// in one ETW message, in characters. The message chains longer
    // than that will be split up. The individual messages in the
    // chain will not be split, so if a real long message happens,
    // it will hit the ETW limit and be thrown away.
    //
    // Since the strings are in Unicode, that the character number
    // must be multiplied by 2 to get the byte size.
    // Keep in mind that the ETW message size limit is 64KB, including
    // all the headers.
    enum { STRING_LIMIT = 5 * 1000 };
    // The maximum expected number of fields in the message,
    // which drives the limit on the number of the error codes per message
    // (i.e. the nesting depth of the Erref).
    enum { MSG_FIELD_LIMIT = 100 };

    // guid - GUID of the ETW provider (must match the .man file)
    // minSeverity - the minimum severity to not throw away.
    //
    // The errors are kept, and can be extracted with error().
    // A EtwLogger with errors cannot be used.
    EtwLogger(
        LPCGUID guid,
        _In_ Severity minSeverity = SV_DEFAULT_MIN
    );

    // Closes the file.
    virtual ~EtwLogger();

    // Close the logger at any time (no logging is possible after that).
    // The errors get recorded and can be extracted with error().
    void close();

    // from Logger
    virtual void logBody(
        __in Erref err,
        __in Severity sev,
        __in_opt std::shared_ptr<LogEntity> entity
        );
    virtual void poll();

    // Get the logger's fatal error. Obviously, it would have to be reported
    // in some other way.
    Erref error()
    {
        return err_;
    }

protected:
    // Callback from ETW to enable and disable logging.
    static void NTAPI callback(
        _In_ LPCGUID sourceId,
        _In_ ULONG isEnabled,
        _In_ UCHAR level,
        _In_ ULONGLONG matchAnyKeyword,
        _In_ ULONGLONG matchAllKeywords,
        _In_opt_ PEVENT_FILTER_DESCRIPTOR filterData,
        _In_opt_ PVOID context
    );

    // The actual logging. The caller must check that
    // the logging is already enabled and that the severity
    // level is allowed.
    // The caller must also hold cr_.
    void logBodyInternalL(
        __in Erref err,
        __in Severity sev,
        __in_opt std::shared_ptr<LogEntity> entity
        );

    // Check if anything is in the backlog, and forward it.
    // The caller must also hold cr_.
    void processBacklogL();

    enum {
        // Up to how many entries to keep on the backlog.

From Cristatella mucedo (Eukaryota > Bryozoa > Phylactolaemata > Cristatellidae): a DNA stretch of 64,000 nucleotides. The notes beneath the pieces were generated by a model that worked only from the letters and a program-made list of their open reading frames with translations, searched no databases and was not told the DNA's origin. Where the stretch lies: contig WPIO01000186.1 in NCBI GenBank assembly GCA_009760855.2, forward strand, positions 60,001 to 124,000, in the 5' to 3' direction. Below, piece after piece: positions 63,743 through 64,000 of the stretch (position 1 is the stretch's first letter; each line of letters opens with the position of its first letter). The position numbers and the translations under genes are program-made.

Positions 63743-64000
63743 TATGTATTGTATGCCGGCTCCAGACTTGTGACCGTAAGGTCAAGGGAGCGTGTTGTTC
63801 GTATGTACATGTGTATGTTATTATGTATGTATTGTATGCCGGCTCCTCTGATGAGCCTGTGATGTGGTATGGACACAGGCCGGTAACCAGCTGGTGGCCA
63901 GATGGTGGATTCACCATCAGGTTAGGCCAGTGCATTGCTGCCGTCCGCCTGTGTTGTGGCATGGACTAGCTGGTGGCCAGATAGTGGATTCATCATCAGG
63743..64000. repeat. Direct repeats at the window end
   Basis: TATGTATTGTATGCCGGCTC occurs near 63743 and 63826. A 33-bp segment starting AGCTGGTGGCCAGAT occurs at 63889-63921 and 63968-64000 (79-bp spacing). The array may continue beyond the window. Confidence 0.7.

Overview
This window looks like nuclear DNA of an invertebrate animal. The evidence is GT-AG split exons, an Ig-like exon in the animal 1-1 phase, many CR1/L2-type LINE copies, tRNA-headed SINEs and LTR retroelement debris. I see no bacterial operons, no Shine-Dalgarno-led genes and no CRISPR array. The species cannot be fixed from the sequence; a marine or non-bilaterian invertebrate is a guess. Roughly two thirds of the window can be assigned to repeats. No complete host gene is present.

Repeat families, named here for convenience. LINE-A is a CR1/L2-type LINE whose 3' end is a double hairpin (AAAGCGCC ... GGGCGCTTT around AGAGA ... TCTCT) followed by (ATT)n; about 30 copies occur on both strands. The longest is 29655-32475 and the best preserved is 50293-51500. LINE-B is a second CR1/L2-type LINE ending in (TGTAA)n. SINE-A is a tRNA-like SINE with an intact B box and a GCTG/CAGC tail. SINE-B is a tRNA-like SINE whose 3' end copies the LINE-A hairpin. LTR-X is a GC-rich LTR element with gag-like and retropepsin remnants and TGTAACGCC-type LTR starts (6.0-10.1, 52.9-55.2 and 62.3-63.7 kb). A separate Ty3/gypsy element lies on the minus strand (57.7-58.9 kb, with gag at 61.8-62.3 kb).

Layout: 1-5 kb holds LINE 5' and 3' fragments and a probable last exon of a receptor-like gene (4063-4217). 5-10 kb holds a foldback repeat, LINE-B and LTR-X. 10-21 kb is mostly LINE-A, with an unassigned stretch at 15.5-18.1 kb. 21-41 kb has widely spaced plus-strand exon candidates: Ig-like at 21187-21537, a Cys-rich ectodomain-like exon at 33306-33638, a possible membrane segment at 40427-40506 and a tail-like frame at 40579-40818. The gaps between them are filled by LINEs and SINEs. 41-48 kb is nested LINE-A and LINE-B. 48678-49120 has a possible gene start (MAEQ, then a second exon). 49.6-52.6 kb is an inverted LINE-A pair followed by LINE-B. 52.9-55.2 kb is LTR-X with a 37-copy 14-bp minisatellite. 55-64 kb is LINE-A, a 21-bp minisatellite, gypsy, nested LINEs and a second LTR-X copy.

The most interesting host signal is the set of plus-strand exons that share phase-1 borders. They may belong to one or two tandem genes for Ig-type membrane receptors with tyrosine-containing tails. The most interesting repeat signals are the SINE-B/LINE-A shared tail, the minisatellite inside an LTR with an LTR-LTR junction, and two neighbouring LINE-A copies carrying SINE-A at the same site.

BACKLOG_LIMIT = 4096,
    };
    struct BacklogEntry {
    public:
        Erref err_;
        Severity sev_;
        std::shared_ptr<LogEntity> entity_;

    public:
        BacklogEntry(
            __in Erref err,
            __in Severity sev,
            __in_opt std::shared_ptr<LogEntity> entity
        ):
            err_(err),
            sev_(sev),
            entity_(entity)
        { }
    };

protected:
    Critical cr_; // synchronizes the object
    std::wstring guidName_; // for error reports, GUID in string format
    REGHANDLE h_; // handle for logging
    Erref err_; // the recorded fatal error
    Severity origMinSeverity_; // the minimal severity as was set on creation
    std::deque<BacklogEntry> backlog_; // backlog of messages to send when the provider becomes enabled
    bool enabled_; // whether anyone is listening in ETW
};


EtwLogger::EtwLogger(
    LPCGUID guid,
    _In_ Severity minSeverity
):
    Logger(minSeverity),
    guidName_(strFromGuid(*guid)), h_(NULL),
    origMinSeverity_(minSeverity), enabled_(false) 
{
    NTSTATUS status = EventRegister(guid, &callback, this, &h_);
    if (status != STATUS_SUCCESS) {
        err_ = LogErrorSource.mkMuiSystem(status, EPEM_LOG_EVENT_REGISTER_FAIL,
            guidName_.c_str());
        return;
    }
}

EtwLogger::~EtwLogger()
{
    close();
}

void EtwLogger::close()
{
    ScopeCritical sc(cr_);

    if (h_ == NULL)
        return;

    NTSTATUS status = EventUnregister(h_);
    if (status != STATUS_SUCCESS) {
        Erref newerr = LogErrorSource.mkMuiSystem(GetLastError(), EPEM_LOG_EVENT_UNREGISTER_FAIL, guidName_.c_str());
        err_.append(newerr);
    }
    h_ = NULL;
    enabled_ = false;
}

void EtwLogger::logBody(
    __in Erref err,
    __in Severity sev,
    __in_opt std::shared_ptr<LogEntity> entity
    )
{
    ScopeCritical sc(cr_);

    if (sev < minSeverity_ || h_ == NULL)
        return;

    if (enabled_)
    {
        // The backlog cannot be written from the callback when
        // the logger gets enabled, so write on the next message.
        processBacklogL();
        logBodyInternalL(err, sev, entity);
    } else {
        backlog_.push_back(BacklogEntry(err, sev, entity));
        while (backlog_.size() > BACKLOG_LIMIT)
            backlog_.pop_front();
    }
}

void EtwLogger::poll()
{
    ScopeCritical sc(cr_);

    if (h_ == NULL || !enabled_)
        return;

    processBacklogL();
}

void EtwLogger::processBacklogL()
{
    while (!backlog_.empty()) {
        if (h_ != NULL) { 
            BacklogEntry &entry = backlog_.front();
            logBodyInternalL(entry.err_, entry.sev_, entry.entity_);